Researchers have developed a new algorithm that can trace the origination of ocean debris that make up monster garbage patches.    

A group of researchers at the University of New South Wales (UNSW) in Sydney, Australia, suggest that there are five major garbage patches floating on the Earth's oceans located in south and north Pacific Ocean, middle of Indian Ocean and in the south and north of Atlantic Ocean. The latest research builds upon a previous study that estimates how plastic debris makes their way through ocean currents.

The researchers explain that the new mathematical model used for the study divided the oceans of the planet into seven different regions, where mixing of the water is very little. The scientists explain that the oceans have circular currents, which are called gyres that are responsible for trapping and sucking in the floating debris on the ocean surface. They observed these ocean currents to get an understanding on the origination of the debris.

The model developed by the scientists at UNSW also determine the countries, which contribute the most to one of the five garbage patches.  

Gary Froyland, who is a mathematician at the UNSW and a researcher of the study, explains that sometimes there are countries that are far away from one of the garbage patch, but they still contribute directly to the growth of the garbage patch. Froyland gives an example and describes that ocean debris, which generates from Mozambique and from Madagascar, flows in the garbage patch of south Atlantic, while both the countries have a coastline with the Indian Ocean.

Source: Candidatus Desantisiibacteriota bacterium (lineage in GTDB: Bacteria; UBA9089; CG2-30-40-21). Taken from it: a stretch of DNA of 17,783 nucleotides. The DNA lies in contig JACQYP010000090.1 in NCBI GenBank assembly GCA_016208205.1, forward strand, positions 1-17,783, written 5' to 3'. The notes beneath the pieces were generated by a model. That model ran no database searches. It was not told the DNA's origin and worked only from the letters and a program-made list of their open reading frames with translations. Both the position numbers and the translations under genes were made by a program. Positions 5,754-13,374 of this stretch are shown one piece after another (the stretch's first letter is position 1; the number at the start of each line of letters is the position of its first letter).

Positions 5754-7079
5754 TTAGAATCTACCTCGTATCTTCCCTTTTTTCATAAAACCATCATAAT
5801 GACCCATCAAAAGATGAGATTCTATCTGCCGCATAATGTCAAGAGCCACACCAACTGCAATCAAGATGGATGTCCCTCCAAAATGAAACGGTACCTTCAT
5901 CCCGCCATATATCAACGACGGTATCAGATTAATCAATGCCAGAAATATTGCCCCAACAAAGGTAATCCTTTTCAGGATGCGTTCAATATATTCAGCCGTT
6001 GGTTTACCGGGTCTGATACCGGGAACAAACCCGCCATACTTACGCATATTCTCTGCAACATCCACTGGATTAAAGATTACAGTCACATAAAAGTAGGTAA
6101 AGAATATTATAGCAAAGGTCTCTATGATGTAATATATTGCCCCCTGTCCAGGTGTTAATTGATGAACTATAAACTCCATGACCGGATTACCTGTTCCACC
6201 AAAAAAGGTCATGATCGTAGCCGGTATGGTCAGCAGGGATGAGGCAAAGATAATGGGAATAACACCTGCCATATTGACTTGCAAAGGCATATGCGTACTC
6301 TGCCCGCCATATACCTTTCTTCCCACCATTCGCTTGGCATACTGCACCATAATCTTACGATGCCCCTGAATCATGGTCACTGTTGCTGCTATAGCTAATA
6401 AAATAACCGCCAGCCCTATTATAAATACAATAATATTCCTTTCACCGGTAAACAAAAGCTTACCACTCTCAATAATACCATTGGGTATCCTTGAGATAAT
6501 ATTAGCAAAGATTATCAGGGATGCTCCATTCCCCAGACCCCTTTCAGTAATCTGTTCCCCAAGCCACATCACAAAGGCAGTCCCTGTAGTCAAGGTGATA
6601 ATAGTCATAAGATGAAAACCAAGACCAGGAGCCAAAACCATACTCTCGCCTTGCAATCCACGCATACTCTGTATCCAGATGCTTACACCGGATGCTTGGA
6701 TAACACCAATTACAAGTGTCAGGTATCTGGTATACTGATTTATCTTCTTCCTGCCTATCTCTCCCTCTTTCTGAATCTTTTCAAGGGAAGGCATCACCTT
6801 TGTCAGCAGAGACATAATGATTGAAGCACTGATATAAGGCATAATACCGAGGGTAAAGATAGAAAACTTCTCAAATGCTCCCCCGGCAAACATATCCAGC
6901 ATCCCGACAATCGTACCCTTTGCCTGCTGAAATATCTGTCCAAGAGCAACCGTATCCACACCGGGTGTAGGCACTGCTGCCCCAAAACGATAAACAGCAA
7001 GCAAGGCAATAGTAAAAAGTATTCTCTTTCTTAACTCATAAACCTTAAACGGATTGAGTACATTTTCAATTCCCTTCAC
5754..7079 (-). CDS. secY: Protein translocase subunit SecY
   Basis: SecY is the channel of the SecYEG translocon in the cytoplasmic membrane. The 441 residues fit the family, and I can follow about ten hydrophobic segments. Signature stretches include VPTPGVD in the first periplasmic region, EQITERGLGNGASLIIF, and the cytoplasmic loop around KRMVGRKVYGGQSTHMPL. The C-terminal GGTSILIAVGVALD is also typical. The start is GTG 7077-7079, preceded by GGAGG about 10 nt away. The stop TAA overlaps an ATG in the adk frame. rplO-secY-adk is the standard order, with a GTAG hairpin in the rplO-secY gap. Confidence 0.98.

Plastic is the major component of all the five monster garbage patches. From a distance they look like a garbage island but actually they are a very thin layer of plastic floating on the surface of the water. Large bits of plastic are usually broken down by ultraviolet light and churning waves. The toxic chemicals from plastic are also dangerous to humans as they may get transferred via the food chain.

Ocean pollution is on the rise for several decades and a lot of garbage is dumped to the planet's water bodies by many countries on a daily basis. The garbage is usually dropped by boats, washed from beaches and flushed downstream from rivers. The dumping of garbage in oceans has affected marine life and conservationists suggest that it has to be a global effort to reduce garbage dumping in oceans.

The new study is relevant as it can help to trace origination of pollutants including oil spills.

The study has been published in the journal Chaos.

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